My wife and I have been blessed with the stewardship of four fine young gentlemen, aged, 9, 11, 13 and 15 years. I signed myself and my two elder sons up for the mission trip to Pattaya, Thailand in early December last year because I wanted to draw them out of their comfort zones. I wanted the visits to various Catholic charity institutions there as opportunities for the teenagers to discern and reflect on their young lives thus far.

Since this was to be their first mission trip, it was important for me that as their father, I  too walked the talk. But as it was also my first mission trip, I started out the nine days as an interested observer rather than an active participant. For two days, I watched a number of parents take an active role in the activities. That prompted me to step forward to actively engage our needy brothers and sisters — and that begun my mission exploration.

One day, the mission visited the Camillian Social Centre in Rayong, which is dedicated to serving patients with HIV/AIDS, including many children born with the illness. We met Jimmy, who is HIV/AIDS-positive and who had been admitted to the Palliative Care Unit as he was dying. That was 24 years ago, but by God’s grace, he got better and is alive today. Jimmy is using his ‘second life’ to serve the HIV/AIDS community in Pattaya. What started out as a visit tinged with hesitation (on my part) ended with a warm handshake and a brotherly hug to show appreciation and thanks to Jimmy for carrying out God’s plan for him. I never thought I would have had the courage to embrace Jimmy even though I was already fully aware of the low risk nature of such contact. That breakthrough act set me free to fully experience the rest of the mission trip.

Upon reflection, I may have — prior to this — subconsciously avoided activities which would draw me out from my comfort zone, such as engaging with youths and children with special needs, as well as with youths in general. This self-realisation was a game-changer. 

By now, my boys and I were on our respective ‘missions’, each on our separate but yet connected journey as we had intentionally been put into separate groups. This worked wonders. I was grouped with other teens, while my boys carried out their daily reflections and sharing with other teens and parents. Such an arrangement enabled each of us to speak more freely, while at the same time, allowed us to learn about each other through sharing with other teens and parents.

I have a strong affinity with young children and when the time came for the visit to the DayCare Centre for poor and needy children, I was in my absolute best form. Upon reflection, I may have — prior to this — subconsciously avoided activities which would draw me out from my comfort zone, such as engaging with youths and children with special needs, as well as with youths in general. This self-realisation was a game-changer. There I was, with two teens who may not be adept in understanding and communicating with such young people (if their interaction with their two younger siblings at home were an indication), so I had to step up and be a role model.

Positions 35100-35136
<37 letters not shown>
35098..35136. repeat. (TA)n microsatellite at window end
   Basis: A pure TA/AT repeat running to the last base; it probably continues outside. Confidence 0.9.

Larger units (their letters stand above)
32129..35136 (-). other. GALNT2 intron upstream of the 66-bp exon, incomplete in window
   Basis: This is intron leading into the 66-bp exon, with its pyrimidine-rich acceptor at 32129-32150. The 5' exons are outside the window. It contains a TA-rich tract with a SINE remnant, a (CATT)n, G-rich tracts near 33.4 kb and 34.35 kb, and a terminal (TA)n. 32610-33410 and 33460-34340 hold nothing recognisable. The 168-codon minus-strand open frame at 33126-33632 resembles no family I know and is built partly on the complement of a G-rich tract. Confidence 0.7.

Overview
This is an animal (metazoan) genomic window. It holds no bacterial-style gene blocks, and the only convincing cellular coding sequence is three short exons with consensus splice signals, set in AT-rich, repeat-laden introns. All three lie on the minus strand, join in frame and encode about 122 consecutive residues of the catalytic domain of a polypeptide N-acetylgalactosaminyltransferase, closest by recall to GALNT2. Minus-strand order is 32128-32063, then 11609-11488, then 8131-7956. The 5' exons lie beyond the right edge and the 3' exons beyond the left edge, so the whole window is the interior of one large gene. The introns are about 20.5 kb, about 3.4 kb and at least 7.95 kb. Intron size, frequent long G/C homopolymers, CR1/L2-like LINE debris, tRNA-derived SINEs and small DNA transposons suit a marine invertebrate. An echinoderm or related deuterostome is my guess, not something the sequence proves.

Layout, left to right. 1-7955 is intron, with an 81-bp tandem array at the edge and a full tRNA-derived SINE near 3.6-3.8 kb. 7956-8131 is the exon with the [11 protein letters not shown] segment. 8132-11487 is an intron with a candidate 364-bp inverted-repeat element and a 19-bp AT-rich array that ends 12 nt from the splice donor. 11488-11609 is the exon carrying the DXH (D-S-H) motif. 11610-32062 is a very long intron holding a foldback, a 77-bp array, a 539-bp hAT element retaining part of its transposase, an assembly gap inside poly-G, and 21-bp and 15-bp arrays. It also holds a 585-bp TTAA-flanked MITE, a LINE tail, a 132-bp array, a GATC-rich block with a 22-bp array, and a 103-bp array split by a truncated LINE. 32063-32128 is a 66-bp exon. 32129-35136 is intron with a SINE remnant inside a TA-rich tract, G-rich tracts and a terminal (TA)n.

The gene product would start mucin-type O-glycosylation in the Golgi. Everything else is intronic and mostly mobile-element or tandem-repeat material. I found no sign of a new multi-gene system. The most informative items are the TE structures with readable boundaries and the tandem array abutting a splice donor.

During the trip, I constantly reminded myself not to intervene and to let my sons be independent. But the fatherly instinct still kicked in, on occasions when I didn’t see them at mealtimes, or when they weren’t at chapel on time, or even when they were indulging themselves.

One night, we were allowed to visit a nearby supermarket to stock up on stuff we may have needed. After consulting the other parents, I took up the challenge to accompany eight youths in the group, as well as my two sons, on this shopping trip. The young people were full of energy and were loudly and openly curious about the local foods; many of which are not available in Singapore. This inadvertently attracted the attention of other shoppers and staff. Under normal circumstances, I would have told them to stop what they were doing there and then. Amazingly, I was neither angry nor frustrated and took their hi-jinks calmly.

Back at the Foundation where we were staying, and during reflection of the day’s activities, I then shared my thoughts to let the youths understand their actions during the shopping trip earlier.  They took the feedback very well and were deeply appreciative. This little ‘struggle’ brought much delight as it challenged me to review my own parenting approach in order to build a lasting father-son relationship and be a role model for my sons.

After the day out at the Daycare Centre, I felt a strong urge to share with all the missioners about my sons. I shared my parenting weakness and I made a promise that to work on them. Redemptorist Father Simon Pereira (who co-led the group with parish priest Fr John Sim from Christ The King) then invited my boys to come forward to share their thoughts.

Each of them carried me up, literally. Even my 13 year-old boy who is of relatively small build, managed to lift me up (looks like my regular workout had not been in vain:). But I was a tad disappointed that I did not hear what I had wanted the boys to say. There was just three more days left in the mission trip, so doubts started to creep in. However, on the second last night of reflection, both my boys again took to the floor to share their feelings and their promises. This was certainly the climax of the mission trip for me. The Holy Spirit had stirred them, and our own mission as a family was about to take off!

To those parents who are thinking (but hesitant still) about going on a mission trip with their young children, I hope my experience will be of help in encouraging you to do so. Just go, and let God do the rest. May God bless all families in their discernment of their vocation and grant us His Grace to  carry out the mission He has for us.

Teddy Ong
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